Mon, 12 Jul 2004

A desert island ?

The year 2004 is a special one for Indonesians as this country has had two national events that will determine its future, notably the legislative election and the country's first- ever direct presidential election. Those elections were held on April 5 and July 5, respectively.

The hurly-burly of people watching the vote counting on April 5 and July 5 and the preparations for the elections, including the campaigns, put police and security forces throughout the country on full alert. However, we did not anticipate one thing: an increase in smuggling and illegal logging.

The discovery of smuggled rice, sugar, textiles, cigarettes, liquor and cars, mostly thought to belong to Malaysian businessmen, has been reported by most dailies in Jakarta, including The Jakarta Post.

And on May 11, it was reported that hundreds of trucks laden with wood (belonging mostly to Malaysian companies) were every day being smuggled from West Kalimantan into Malaysia via the Entikong border crossing, without the slightest effort by Indonesian security and government officials to stop them.

On the other hand, a staggering report revealed that as a result of unchecked illegal logging on Sumatra island, the country was losing Rp 15 trillion a month (The Jakarta Post, July 7), which means Rp 180 trillion (US$20 billion) a year.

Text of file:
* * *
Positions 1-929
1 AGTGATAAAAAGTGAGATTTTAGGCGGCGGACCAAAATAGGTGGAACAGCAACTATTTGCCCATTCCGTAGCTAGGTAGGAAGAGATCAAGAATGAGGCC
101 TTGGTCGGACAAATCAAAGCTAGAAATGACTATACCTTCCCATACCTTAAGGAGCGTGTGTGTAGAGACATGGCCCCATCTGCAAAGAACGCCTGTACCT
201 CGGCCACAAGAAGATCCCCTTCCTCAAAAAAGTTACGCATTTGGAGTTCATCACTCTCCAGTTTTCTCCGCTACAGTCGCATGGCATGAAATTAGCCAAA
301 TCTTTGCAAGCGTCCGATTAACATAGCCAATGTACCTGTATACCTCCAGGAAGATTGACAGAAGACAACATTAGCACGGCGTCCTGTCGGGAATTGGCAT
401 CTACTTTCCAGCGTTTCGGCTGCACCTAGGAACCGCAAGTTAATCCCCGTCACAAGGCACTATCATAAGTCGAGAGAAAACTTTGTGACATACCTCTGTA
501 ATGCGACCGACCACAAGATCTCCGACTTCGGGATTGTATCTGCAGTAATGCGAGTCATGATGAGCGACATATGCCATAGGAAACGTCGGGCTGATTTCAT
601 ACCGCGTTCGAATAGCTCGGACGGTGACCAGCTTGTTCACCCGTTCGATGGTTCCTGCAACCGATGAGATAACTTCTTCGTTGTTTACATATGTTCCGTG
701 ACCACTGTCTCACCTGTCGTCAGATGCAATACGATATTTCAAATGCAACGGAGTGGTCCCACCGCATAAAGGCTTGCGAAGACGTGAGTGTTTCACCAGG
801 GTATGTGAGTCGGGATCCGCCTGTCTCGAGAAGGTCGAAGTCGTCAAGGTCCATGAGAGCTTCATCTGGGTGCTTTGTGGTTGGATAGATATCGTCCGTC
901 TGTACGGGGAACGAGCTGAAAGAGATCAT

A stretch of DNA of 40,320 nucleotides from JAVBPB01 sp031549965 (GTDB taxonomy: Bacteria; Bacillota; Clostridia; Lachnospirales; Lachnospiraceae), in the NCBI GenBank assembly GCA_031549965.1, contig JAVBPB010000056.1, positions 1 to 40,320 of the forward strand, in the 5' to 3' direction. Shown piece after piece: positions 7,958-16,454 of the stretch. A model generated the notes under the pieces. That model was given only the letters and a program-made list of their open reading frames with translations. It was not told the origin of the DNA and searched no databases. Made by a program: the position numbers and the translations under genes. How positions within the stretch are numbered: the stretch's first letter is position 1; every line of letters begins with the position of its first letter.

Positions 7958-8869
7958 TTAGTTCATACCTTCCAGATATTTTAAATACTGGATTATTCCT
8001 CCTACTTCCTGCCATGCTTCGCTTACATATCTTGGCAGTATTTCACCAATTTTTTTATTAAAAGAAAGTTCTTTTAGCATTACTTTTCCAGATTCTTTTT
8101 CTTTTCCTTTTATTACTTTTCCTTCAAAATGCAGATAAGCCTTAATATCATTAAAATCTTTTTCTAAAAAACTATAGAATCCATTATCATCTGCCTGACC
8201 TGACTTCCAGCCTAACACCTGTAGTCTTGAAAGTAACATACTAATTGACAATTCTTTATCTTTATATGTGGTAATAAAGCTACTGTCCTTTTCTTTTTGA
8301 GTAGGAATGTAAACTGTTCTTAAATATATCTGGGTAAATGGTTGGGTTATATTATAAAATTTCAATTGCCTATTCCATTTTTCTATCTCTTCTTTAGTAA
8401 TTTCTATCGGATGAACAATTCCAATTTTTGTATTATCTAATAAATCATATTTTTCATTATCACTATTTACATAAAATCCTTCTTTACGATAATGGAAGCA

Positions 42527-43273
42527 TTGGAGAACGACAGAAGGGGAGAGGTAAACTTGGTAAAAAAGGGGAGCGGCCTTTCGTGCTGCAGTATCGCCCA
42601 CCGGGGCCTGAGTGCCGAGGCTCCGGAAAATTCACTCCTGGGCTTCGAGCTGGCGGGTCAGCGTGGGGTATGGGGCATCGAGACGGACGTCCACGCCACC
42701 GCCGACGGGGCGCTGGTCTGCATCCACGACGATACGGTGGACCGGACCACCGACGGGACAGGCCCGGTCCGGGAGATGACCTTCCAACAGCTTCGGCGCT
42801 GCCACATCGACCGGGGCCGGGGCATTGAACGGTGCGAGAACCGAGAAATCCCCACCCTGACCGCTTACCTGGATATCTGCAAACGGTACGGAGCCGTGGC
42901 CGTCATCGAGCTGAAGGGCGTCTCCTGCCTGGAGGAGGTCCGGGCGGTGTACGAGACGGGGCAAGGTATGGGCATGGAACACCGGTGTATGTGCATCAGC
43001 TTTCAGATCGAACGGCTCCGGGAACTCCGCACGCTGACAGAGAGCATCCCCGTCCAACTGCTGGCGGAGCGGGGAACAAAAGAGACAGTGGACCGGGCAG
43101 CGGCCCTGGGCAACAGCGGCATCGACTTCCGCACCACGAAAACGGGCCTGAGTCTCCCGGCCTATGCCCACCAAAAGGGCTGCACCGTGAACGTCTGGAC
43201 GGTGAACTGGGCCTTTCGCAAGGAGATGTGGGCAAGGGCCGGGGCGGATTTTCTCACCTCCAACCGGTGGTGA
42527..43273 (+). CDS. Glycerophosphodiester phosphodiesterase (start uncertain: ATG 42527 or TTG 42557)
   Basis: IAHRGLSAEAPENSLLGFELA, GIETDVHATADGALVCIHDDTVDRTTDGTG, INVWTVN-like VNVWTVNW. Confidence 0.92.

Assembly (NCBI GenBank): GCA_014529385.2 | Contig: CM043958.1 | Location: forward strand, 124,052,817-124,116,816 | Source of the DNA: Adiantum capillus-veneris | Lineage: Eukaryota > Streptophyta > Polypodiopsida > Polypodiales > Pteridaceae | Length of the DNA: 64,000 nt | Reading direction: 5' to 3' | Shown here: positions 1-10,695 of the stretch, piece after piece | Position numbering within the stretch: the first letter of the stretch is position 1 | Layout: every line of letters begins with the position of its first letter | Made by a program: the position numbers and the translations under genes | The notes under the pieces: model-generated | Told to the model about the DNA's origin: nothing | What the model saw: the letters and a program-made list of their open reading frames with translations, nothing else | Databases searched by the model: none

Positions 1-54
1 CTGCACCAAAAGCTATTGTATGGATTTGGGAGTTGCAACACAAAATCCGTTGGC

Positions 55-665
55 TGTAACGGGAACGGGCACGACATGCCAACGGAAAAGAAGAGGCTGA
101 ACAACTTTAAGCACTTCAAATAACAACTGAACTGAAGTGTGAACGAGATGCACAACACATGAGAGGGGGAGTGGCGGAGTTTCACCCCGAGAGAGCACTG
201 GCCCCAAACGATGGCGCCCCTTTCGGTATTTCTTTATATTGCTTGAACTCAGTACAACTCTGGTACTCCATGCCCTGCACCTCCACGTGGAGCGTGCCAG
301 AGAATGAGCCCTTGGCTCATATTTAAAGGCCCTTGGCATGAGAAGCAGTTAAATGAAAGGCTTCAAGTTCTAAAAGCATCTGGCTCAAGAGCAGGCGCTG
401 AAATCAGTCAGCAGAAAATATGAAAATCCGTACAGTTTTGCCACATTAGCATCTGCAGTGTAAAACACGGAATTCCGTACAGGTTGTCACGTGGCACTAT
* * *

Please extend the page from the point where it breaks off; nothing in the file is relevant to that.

Indeed, this country's pristine and virgin rain forests have been damaged considerably since exploitation started three decades ago. Severe environmental degradation has been done, resulting in natural disasters such as landslides, flooding, forest fires, etc. Yet, the government, in particular the Ministry of Forestry, has failed to deal with the problem.

Of course, the minister of forestry is not alone in coping with environmental degradation and the disasters that follow. Together with the National Police chief and the armed forces commander, he signed a memorandum of understanding last year to deal with illegal logging, but, in fact, to no avail.

However, apparently after reading a touchy story in Kompas on June 28 titled Get prepared for the desert island of Kalimantan, illustrating the grave condition of its forests, the East Kalimantan Police chief urged the central government on June 30 in the same paper to close down the Indonesian-Malaysian border crossings for at least four months to stop logs being sent to Malaysian wood factories. He wanted to teach the Malaysian wood producers a lesson that without a supply of logs from Kalimantan their factories would go bankrupt.

M. RUSDI Jakarta